And outside the busiest period towards the end of the year, there is plenty of capacity on these machines. “Our business model has been built on output solutions for other website portals and that will continue, and have wanted to move into the ‘upload and print’ space. In the UK this is a market that nobody has quite cracked yet. We think we can grown from sales of £1 million to £5-10 million quite quickly,” he says.

The potential lay behind the purchase of First2Print last month for its experience in running an internet facing business as well as the new to Precision wide format market. First2Print had created the Where the Trade Buys online brand and Peeling envisages developing this into a series offering the sorts of templated products that different trades and professions require. “It’s for people that we don’t have to deal with face to face,” he says. “Independent graphic designers and the like. In the UK this is a market that nobody has cracked yet.” In 2016 there are going to be plenty giving it a try.

Others that act as agents for overseas print operations have claimed to print in Britain, assuaging any concerns from UK buyers by having a .co.uk trading address, but in reality are the face of long distance printers exploiting low labour costs in developing parts of Europe. There will always be a place for the lowest cost flyers type of business, but online print procurement is maturing and that is a fight that is just beginning.

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The UK can fight back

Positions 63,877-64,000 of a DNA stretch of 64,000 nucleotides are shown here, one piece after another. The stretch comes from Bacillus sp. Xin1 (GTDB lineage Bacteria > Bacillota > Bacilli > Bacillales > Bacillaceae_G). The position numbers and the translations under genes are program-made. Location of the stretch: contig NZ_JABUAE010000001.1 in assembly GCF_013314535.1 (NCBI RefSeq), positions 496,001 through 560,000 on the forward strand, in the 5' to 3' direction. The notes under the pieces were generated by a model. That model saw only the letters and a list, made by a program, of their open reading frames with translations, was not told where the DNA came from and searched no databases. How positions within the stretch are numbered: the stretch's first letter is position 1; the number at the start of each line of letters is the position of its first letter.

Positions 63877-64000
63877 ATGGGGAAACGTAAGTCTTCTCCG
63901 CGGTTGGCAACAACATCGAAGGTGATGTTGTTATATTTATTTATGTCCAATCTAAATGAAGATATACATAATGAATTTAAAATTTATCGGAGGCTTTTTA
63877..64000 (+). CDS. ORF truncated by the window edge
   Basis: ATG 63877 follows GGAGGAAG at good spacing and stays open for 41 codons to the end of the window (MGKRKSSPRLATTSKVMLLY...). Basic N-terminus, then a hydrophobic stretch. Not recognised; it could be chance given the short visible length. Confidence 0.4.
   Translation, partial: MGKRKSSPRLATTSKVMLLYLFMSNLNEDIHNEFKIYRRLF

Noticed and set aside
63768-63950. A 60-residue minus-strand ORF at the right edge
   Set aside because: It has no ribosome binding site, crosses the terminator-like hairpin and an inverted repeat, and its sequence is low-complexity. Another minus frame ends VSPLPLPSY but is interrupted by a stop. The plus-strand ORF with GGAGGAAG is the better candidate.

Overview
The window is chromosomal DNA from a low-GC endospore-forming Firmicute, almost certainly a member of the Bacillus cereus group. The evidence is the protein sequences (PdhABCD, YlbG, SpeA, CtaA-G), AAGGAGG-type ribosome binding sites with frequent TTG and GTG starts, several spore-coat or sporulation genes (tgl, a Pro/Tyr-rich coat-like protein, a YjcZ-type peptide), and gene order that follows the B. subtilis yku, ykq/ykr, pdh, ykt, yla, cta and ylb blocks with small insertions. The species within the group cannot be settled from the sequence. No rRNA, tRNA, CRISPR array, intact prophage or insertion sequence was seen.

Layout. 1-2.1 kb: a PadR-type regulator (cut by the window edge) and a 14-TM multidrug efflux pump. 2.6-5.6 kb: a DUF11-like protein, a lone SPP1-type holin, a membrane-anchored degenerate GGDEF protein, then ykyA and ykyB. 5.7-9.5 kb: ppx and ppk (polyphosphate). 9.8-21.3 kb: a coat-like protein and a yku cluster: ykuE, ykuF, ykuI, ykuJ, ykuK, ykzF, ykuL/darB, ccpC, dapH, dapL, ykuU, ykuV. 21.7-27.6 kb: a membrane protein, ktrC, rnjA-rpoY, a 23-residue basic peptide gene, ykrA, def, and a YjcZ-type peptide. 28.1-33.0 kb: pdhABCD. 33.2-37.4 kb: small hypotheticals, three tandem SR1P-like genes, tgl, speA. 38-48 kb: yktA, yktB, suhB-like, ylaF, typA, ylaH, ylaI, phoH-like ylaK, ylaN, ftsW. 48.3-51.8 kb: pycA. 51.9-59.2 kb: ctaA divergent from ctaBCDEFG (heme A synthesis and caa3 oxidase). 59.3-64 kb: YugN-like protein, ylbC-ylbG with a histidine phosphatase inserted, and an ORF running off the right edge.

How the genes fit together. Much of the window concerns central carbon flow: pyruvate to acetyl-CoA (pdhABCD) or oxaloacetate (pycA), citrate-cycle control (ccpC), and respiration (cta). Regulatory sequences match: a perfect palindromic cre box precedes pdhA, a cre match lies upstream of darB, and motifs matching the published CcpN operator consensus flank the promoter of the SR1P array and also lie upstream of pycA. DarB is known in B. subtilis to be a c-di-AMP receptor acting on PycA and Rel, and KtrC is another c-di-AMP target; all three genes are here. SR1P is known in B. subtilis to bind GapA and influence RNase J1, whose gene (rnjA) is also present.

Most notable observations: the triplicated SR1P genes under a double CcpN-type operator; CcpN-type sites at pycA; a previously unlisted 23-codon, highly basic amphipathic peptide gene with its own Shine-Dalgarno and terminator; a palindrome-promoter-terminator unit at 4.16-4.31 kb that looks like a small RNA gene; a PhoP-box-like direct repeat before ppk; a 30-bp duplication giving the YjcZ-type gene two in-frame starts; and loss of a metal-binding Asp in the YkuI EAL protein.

The UK can fight back

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The lack of a high profile UK provider in this space is something that Gary Peeling, chief executive of Precision Printing, aims to correct.

Precision has been the production outlet for companies selling photo products online; for a while it was the UK partner for Pixartprinting; and it is geared up for production with B2 litho presses as well as extensive Indigo digital printing including a highly flexible B2 format machine which through careful imposition and trimming can load well over twice the jobs on a sheet as the smaller format Indigos.

And outside the busiest period towards the end of the year, there is plenty of capacity on these machines.

“Our business model has been built on output solutions for other website portals and that will continue, and have wanted to move into the ‘upload and print’ space. In the UK this is a market that nobody has quite cracked yet. We think we can grown from sales of £1 million to £5-10 million quite quickly,” he says.

Story 1 of 2

Partnership was an option

Partnership was an option

The lack of a high profile UK provider in this space is something that Gary Peeling, chief executive of Precision Printing, aims to correct.

Precision has been the production outlet for companies selling photo products online; for a while it was the UK partner for Pixart; and it is geared up for production with B2 litho presses as well as extensive Indigo digital printing including a highly flexible B2 format machine which through careful imposition and trimming can load well over twice the jobs on a sheet as the smaller format Indigos.

And outside the busiest period towards the end of the year, there is plenty of capacity on these machines.

“Our business model has been built on output solutions for other website portals and that will continue, and have wanted to move into the ‘upload and print’ space. In the UK this is a market that nobody has quite cracked yet. We think we can grown from sales of £1 million to £5-10 million quite quickly,” he says.

Explore more...

Pixart finds UK partner in Precision

Story 2 of 2